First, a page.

Most business owners have life insurance to protect their families and home in the event of their death. Key person insurance offers similar protections but instead of providing coverage for an individual, a policy protects a business. When a business owner or significant employee passes away, key person insurance provides the business with a death benefit.
Key person insurance goes by several names, such as “key man insurance,” “key woman insurance” and “business life insurance.” After acquiring a key person insurance policy, the company pays premiums to the insurance company. If a key person within an organization dies, the death benefit can be used to cover operational costs and recruit a replacement for the position. Without the financial protection that key person insurance provides to a business, the loss of a key person could result in the demise of a company.
- 1 Who Should Acquire Key Person Insurance?
- 2 Business Reputation Linked to Key Employee’s Name
- 3 Businesses with Key Partners
- 4 Financial Institutions Who Require Collateral
- 5 Small Businesses Involved in Partnerships
- 6 Who Actually Owns the Policy
- 7 How Much Coverage Do I Need?
- 8 Reach Out to the Professional Succession Planning Consultants
Who Should Acquire Key Person Insurance?
Key person insurance is often purchased by corporations to protect top executives. For small businesses, a key person may be the founder or owner of the business. If the business is very small, the owner may be the only person capable of running the business.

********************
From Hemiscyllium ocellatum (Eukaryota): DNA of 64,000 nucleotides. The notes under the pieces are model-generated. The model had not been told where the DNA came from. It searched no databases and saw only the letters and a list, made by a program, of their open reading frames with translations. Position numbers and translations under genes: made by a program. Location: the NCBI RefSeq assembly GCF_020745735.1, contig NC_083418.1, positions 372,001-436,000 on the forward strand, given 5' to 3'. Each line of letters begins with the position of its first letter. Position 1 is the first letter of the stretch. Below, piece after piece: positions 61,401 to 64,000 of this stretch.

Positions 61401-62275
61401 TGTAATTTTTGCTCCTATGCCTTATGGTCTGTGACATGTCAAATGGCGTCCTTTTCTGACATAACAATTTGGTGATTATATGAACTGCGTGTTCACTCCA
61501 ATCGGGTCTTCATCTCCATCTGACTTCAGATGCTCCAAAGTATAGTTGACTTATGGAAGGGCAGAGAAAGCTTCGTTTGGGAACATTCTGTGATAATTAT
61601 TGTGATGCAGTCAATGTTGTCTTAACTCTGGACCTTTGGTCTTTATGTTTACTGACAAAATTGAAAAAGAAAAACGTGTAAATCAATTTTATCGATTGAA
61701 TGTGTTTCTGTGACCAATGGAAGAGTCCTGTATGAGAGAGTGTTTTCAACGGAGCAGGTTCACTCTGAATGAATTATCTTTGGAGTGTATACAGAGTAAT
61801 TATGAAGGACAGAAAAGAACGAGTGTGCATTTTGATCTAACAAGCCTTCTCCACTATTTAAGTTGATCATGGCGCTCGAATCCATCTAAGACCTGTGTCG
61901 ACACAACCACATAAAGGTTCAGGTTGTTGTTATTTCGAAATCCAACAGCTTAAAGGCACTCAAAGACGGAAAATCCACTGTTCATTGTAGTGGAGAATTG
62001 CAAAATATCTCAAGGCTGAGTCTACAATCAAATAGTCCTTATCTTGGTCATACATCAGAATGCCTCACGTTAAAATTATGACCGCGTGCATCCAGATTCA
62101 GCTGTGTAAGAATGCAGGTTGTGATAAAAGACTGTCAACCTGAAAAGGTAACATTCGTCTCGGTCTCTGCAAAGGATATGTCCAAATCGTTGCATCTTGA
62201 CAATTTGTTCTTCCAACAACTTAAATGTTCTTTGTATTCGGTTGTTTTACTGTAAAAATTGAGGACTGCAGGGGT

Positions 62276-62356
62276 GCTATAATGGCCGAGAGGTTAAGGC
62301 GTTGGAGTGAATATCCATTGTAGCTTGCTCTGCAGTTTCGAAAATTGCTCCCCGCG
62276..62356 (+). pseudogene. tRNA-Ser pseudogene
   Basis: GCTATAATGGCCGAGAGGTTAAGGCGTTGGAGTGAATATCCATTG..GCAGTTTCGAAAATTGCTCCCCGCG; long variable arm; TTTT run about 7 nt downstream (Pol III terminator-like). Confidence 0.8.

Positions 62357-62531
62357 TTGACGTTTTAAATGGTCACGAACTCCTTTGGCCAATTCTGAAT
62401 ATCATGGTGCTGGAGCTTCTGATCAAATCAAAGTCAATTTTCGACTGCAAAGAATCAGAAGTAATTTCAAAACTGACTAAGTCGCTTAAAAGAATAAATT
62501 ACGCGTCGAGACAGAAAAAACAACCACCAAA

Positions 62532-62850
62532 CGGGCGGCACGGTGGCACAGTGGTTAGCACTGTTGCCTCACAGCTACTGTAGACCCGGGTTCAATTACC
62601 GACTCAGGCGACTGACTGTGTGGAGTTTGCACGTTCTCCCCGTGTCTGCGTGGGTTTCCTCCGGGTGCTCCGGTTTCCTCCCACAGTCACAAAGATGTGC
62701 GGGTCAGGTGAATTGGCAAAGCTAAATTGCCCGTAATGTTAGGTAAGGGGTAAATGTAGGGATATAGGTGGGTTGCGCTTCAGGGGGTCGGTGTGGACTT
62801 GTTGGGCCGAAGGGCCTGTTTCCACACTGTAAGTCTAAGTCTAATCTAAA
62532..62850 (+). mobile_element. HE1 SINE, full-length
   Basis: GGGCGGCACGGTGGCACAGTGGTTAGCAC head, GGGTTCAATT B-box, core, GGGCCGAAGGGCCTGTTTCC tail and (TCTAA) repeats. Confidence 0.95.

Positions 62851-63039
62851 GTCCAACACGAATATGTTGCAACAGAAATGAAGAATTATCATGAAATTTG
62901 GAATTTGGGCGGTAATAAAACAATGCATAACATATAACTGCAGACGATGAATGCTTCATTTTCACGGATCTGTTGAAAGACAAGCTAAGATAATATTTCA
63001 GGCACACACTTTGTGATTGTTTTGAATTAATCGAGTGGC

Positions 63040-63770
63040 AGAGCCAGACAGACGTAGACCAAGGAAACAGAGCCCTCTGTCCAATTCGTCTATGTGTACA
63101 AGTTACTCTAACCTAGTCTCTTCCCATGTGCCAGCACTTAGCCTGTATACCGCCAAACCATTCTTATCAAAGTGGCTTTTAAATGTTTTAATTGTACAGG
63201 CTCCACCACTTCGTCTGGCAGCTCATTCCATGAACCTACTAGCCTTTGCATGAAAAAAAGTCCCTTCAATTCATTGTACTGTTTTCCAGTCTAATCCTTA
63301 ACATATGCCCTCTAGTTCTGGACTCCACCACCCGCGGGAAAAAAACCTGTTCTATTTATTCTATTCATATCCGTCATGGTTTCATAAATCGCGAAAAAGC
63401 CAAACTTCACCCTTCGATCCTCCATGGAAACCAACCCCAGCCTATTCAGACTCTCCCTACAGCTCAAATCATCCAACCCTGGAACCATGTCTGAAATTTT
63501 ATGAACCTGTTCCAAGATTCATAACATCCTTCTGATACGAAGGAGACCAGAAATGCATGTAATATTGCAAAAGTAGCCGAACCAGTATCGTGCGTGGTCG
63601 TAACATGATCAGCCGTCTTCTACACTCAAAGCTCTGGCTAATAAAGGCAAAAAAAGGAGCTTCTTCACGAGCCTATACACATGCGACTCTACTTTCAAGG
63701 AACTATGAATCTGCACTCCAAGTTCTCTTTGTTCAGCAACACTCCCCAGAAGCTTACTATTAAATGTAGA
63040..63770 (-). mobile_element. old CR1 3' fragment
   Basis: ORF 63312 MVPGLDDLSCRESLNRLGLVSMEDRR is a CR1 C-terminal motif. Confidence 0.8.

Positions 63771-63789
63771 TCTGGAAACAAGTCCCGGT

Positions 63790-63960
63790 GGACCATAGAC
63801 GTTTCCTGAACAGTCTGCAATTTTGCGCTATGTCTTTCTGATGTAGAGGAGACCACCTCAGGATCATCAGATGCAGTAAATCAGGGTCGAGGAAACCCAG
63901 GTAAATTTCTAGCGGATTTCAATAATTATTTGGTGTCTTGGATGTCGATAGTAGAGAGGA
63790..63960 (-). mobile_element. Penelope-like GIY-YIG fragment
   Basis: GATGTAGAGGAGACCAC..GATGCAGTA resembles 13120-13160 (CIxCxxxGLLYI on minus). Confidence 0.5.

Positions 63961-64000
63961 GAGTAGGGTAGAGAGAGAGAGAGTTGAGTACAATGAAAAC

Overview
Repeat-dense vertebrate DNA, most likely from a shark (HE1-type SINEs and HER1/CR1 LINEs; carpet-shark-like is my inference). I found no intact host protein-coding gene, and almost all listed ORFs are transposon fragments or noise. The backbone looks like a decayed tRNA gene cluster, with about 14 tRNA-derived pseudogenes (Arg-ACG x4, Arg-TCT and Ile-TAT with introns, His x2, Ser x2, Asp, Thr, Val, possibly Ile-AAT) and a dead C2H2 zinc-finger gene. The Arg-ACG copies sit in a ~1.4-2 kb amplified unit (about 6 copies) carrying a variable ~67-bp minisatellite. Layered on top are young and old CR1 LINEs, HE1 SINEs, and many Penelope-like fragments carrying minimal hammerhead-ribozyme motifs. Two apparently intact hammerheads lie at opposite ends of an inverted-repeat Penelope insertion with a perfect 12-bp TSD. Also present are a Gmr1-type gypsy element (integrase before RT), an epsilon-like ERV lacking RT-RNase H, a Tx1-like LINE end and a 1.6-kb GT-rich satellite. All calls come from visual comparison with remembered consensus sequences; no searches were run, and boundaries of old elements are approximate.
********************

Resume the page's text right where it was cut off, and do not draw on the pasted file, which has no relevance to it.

However, this type of insurance is more commonly acquired by businesses with more than one owner. Partnerships often rely on this type of insurance to provide financial protection in the event of premature death. Any business that has key people who are irreplaceable or whose contributions to the business are critical, should consider acquiring key person insurance.
Business Reputation Linked to Key Employee’s Name
There are certain circumstances in which a business should acquire this type of insurance, such as when the reputation of the company is directly linked to the key employee’s name.
Some business owners or employees are so crucial to a company that they become a well-known figure for that particular business. If that person passes away, it can have a noticeable effect on operations and can even have a negative impact on the business’s reputation.
Top employees often become brand ambassadors and when they are no longer with a company, customers may notice the lack of positive representation. Key person insurance can provide businesses with the funds needed to find a qualified replacement for the lost employee.
Businesses with Key Partners
Business owners involved in a partnership rely on each other to maintain smooth operations. When one business owner becomes unable to work or passes away, the bulk of the workload falls onto the remaining owner’s shoulders. In addition, the remaining business owner must determine how the business will continue running without the key partner.
Key person insurance can be invaluable when the death of a key partner threatens a company financially. Business owners involved in a partnership have the option to buy out the other’s shares and continue business as normal.
Financial Institutions Who Require Collateral